New treatment for chronic open sores

May 6, 2009 3:20:27 PM PDT
From diabetic ulcers to injuries, more than 850,000 chronic wounds are diagnosed in the United States each year. These open sores can be extremely painful, prone to infection and can put patients at risk of amputation. Now, there's a new option just approved by the FDA. It's a bandage-like device that creates an electric current that penetrates the skin. And that's welcome news for Tom White.

"I got wounded over Palermo in a B-17 raid," said Tom. "I was the lead navigator and our plane was hit."

White has more than photographs and medals to mark his military days. Ever since he was wounded in World War II, he's been fighting a battle with war wounds that wouldn't heal.

"They said I was caught between a rock and a hard place, and they could do nothing but recommend amputation," White said.

Just when it seemed like there were no other options, a doctor recommended something new.

"It looks like a regular bandage, but it doesn't act like a regular bandage," said Dr. Scott Sheftel, an associate professor of dermatology at the University of Arizona in Tucson, Arizona.

When the bandage is moistened, it activates zinc and silver elements on the surface, creating a small electric current that penetrates the skin to stimulate healing. The patients don't feel anything.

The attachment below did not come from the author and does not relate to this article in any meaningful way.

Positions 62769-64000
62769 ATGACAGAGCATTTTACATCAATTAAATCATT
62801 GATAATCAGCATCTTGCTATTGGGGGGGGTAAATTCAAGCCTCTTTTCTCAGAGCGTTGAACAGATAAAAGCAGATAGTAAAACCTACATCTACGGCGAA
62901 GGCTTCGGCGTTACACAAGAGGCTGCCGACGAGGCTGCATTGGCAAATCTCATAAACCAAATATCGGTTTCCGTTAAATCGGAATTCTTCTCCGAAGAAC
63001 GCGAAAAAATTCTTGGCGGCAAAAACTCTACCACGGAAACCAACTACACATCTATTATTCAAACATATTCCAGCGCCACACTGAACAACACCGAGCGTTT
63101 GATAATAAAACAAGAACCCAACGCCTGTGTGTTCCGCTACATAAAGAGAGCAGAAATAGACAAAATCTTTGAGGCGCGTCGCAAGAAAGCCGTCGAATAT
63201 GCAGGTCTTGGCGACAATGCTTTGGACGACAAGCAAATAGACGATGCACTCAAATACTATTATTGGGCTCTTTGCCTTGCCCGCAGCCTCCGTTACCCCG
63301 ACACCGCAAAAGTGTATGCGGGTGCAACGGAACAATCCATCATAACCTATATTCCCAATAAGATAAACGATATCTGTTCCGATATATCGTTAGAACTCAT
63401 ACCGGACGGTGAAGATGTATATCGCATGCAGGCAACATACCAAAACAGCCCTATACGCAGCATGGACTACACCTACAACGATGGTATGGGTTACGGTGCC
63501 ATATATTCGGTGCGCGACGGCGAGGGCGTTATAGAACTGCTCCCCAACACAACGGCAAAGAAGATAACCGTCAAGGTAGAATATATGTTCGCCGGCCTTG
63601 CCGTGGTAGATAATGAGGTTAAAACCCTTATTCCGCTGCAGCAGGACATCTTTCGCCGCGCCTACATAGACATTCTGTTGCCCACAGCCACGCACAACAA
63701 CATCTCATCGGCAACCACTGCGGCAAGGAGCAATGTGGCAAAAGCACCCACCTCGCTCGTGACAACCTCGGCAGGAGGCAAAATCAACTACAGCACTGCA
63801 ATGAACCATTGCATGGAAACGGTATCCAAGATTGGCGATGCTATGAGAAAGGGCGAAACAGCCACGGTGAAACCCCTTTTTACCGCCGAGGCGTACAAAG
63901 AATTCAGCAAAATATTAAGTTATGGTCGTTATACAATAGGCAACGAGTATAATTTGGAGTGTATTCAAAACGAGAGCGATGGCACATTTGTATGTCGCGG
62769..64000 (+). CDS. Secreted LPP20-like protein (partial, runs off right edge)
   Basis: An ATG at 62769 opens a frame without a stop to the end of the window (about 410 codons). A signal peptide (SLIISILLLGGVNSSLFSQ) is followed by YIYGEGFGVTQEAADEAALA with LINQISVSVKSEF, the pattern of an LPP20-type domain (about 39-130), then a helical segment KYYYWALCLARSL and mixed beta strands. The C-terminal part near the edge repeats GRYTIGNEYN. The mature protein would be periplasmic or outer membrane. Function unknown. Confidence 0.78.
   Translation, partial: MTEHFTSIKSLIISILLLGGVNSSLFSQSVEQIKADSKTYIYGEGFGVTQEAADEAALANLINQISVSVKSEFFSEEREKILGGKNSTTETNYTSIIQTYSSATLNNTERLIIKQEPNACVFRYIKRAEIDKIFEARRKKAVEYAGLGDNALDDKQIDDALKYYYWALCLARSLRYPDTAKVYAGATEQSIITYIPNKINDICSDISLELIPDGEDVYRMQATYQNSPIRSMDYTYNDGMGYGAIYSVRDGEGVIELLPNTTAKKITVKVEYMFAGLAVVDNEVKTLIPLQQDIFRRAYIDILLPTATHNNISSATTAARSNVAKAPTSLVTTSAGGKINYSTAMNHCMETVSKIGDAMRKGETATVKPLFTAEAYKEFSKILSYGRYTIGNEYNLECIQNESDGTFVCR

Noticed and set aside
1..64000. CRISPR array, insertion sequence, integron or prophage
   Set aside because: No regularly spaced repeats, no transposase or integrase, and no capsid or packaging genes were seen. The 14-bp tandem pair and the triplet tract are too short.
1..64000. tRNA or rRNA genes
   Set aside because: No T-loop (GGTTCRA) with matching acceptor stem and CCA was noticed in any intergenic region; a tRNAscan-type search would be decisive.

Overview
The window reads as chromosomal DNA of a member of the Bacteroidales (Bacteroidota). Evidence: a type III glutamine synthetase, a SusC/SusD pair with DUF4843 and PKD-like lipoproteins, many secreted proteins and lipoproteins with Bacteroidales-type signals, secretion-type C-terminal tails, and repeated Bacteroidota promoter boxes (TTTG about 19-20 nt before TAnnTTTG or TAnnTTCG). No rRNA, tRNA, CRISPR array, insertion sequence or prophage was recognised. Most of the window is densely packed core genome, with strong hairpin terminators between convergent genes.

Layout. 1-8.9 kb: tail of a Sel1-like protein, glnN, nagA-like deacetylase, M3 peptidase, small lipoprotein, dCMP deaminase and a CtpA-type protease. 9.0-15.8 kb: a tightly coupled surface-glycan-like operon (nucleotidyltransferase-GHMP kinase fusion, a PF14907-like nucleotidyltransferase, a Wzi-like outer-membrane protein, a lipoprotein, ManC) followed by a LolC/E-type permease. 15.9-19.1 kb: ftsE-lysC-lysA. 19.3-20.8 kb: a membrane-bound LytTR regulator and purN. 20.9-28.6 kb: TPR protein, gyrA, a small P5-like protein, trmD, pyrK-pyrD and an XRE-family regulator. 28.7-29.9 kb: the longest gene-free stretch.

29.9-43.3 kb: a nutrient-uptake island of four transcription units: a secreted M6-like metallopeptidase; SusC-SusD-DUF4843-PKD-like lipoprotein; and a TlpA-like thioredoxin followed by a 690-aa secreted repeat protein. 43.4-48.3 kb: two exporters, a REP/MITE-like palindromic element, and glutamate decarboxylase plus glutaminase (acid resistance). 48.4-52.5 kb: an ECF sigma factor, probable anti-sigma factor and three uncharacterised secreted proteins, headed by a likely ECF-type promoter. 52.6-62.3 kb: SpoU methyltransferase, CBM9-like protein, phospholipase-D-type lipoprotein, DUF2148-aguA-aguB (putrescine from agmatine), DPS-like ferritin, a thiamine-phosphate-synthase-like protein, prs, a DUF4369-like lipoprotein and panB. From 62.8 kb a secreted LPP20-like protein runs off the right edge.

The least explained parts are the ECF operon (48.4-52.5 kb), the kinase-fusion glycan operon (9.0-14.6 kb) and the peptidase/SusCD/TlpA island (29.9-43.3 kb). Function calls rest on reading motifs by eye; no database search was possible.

"It's a normal physiologic stimulus," Dr. Sheftel said. "We're not giving something that's going to shock you like a TENS unit. We're recreating the bioelectric potential that's there."

In clinical trials, the bandage jump-started healing, relieved pain and reduced the risk of infection in hundreds of patients with chronic hard to heal wounds.

"It stimulates healing -- stimulates cellular migration -- and that's part of the healing process," Dr. Sheftel said.

Thanks to the new bandage and some TLC from his wife, White's wound has shrunk significantly.

"It's working," White said. "It's tough. It's been a year, but it's working."

Soon, White hopes to be walking again, and at 90 years young, he's looking forward to many good years ahead.

The FDA approved the electric bandage in December. It's not covered by insurance yet, but its creators hope it will be within the next six months.

Web produced by Maura Sweeney


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